British migration to Spain
|Regions with significant populations|
|Andalusia, Valencian Community, Balearic Islands, Canary Islands|
|Anglicanism, Protestantism and Catholicism,|
|Related ethnic groups|
British migration to Spain has resulted in Spain being home to one of the largest British-born populations outside of the United Kingdom in the world and the largest in Europe. Migration from the UK to Spain has increased rapidly since the late 1990s and the registered population of British nationals Spain in 2014 was 300,286.
In 2014, the officially registered population of British nationals in Spain was 300,286, but in 2012 this figure was 397,892, and 107,326 in 2001. In 2005, research by the Institute for Public Policy Research published by the BBC suggested that there were 761,000 British residents in Spain.
|Region of Murcia||9,708|
|Community of Madrid||6,650|
Research has shown that a section of the British population in Spain is poorly integrated into Spanish society. A survey of 340 British migrants in the Province of Málaga, for example, found that one third rarely or never met Spanish people, apart from in shops and restaurants, and that 60 per cent did not speak Spanish well. A number of initiatives have been launched to improve integration of British migrants into Spanish life, including language course provision. As a result of the 2008 global financial crisis, some British people in Spain who want to return to the UK have been unable to do so because of the difficulty of selling property in a depressed local housing market. Figures published in January 2015 showed that 2,973 British nationals were in receipt of Unemployment benefits in Spain, paid by the host country. In order to receive an umemployment benefit in Spain, a person must be legally unemployed after making unemployment contributions at least 360 days in the last 6 years and be registered with the employment authorities as available for work The unemployment benefit is paid for a minimum of 4 months and maximum of 24 months, based on the period that the unemployed person has contributed.
- "Revision of the Municipal Register 2014. National level Datas, Autonomous Community and Province". Instituto Nacional de Estadística. Retrieved 2 January 2017.
- Brits abroad. BBC.
- "British People in Spain: An X-ray" (PDF). Barclays IESE Barometer. November 2005. Archived from the original (PDF) on 4 September 2006. Retrieved 20 February 2015.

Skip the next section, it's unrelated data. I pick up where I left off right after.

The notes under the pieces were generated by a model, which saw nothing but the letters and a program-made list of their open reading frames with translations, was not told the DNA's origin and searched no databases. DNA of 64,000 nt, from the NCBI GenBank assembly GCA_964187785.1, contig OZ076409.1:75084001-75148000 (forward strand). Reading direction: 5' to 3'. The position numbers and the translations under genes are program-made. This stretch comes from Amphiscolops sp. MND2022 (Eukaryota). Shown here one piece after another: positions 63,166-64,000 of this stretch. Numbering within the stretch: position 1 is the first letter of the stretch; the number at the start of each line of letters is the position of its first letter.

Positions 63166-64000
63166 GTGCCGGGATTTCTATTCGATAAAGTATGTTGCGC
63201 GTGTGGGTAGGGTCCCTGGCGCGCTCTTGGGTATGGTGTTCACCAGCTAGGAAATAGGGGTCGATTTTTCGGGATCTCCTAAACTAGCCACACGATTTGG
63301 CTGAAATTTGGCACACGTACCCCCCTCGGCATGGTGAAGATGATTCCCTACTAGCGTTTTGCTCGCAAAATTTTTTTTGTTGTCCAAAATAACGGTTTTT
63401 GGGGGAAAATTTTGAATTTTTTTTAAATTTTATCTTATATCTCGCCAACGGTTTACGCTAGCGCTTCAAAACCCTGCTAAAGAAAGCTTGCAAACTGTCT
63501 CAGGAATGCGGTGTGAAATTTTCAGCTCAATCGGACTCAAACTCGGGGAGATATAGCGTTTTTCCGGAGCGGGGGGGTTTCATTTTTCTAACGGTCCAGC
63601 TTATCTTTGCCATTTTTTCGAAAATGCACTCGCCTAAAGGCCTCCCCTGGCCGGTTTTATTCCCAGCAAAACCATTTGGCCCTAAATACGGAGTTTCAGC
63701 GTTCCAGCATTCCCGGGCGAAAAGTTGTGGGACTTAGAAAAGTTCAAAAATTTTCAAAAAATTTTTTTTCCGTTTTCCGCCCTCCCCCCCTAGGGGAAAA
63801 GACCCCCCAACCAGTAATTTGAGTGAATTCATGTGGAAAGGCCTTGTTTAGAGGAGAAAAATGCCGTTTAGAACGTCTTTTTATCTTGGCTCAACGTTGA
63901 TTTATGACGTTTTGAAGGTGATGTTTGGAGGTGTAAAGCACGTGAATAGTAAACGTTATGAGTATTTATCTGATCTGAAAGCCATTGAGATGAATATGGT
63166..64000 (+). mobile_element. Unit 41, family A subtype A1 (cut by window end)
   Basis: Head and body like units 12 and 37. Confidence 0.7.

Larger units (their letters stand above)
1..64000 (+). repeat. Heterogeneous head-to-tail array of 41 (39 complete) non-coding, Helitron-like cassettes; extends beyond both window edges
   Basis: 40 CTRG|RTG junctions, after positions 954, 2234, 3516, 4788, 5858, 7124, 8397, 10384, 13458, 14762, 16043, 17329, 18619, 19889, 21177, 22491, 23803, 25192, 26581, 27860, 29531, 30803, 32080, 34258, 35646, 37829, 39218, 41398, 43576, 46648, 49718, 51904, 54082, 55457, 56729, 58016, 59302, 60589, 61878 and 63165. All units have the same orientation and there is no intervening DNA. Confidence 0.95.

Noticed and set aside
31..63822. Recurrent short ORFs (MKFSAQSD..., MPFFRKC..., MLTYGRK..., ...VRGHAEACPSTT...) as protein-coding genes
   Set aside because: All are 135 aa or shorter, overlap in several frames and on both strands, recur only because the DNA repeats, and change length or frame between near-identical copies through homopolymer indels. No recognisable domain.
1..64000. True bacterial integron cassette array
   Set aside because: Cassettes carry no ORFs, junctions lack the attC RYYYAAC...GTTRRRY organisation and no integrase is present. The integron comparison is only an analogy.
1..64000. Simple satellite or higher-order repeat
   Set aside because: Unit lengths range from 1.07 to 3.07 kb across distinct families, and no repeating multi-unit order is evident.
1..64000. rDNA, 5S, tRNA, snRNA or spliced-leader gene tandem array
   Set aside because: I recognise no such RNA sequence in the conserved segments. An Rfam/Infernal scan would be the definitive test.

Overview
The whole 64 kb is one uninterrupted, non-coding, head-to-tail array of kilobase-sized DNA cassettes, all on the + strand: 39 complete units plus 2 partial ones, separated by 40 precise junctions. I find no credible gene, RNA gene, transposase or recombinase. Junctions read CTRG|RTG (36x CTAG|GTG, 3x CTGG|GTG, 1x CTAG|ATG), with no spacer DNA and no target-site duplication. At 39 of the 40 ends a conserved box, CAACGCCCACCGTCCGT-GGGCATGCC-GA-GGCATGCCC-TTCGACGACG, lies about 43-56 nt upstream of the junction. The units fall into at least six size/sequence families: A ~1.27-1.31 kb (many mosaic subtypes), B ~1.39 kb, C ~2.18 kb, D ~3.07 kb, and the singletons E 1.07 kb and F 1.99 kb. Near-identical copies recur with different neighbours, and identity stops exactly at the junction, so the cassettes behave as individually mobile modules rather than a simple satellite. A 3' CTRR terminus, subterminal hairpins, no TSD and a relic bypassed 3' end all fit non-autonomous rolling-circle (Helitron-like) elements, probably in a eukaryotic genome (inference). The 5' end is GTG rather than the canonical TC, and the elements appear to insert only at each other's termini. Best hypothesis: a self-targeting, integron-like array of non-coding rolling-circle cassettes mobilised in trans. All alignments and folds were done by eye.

- Stevens, Jackie; Blanca, Costa (22 November 2006). "Dark side of sunny Spain for Britain's elderly expatriates". The Guardian. London. Retrieved 2011-12-10.
- Campbell, Duncan (29 March 2011). "Most Brits in Spain say no gracias to integration". The Guardian. London. Retrieved 2011-12-10.
- "British pupils have most problems in adapting to schools on the Costa del Sol". Diario Sur. Retrieved 2011-12-10.
- "Why Brits don’t learn Spanish". Diario Sur. Retrieved 2011-12-10.
- "It’s the British children who have the most difficulty integrating in class". Diario Sur. Retrieved 2011-12-10.
- "British migrants feel the strain in Spain" (PDF). The Edge. Economic and Social Research Council. 19: 4. June 2005. Retrieved 20 February 2015.
- Campbell, Duncan (4 December 2011). "Economic crisis: The pain in Spain". The Guardian. London. Retrieved 2011-12-10.
- Nardelli, Alberto; Traynor, Ian; Haddou, Leila (19 January 2015). "Revealed: thousands of Britons on benefits across EU". The Guardian. London. Retrieved 20 February 2015.
- "Contributory Unemployment Benefit" (PDF). Spanish Public Employment Service. January 2016. Retrieved 2016-08-26.
- "Contributory Unemployment Benefit" (PDF). Spanish Public Employment Service. January 2016. p. 9. Retrieved 2016-08-26.
- Mansell, Warwick. "Expat guide to Spain: schools" (Archive). The Telegraph. 30 March 2010. Retrieved on 24 October 2015.
- O'Reilly, Karen (2000). The British on the Costa Del Sol: Transnational Identities and Local Communities. London: Routledge. ISBN 1-84142-047-6.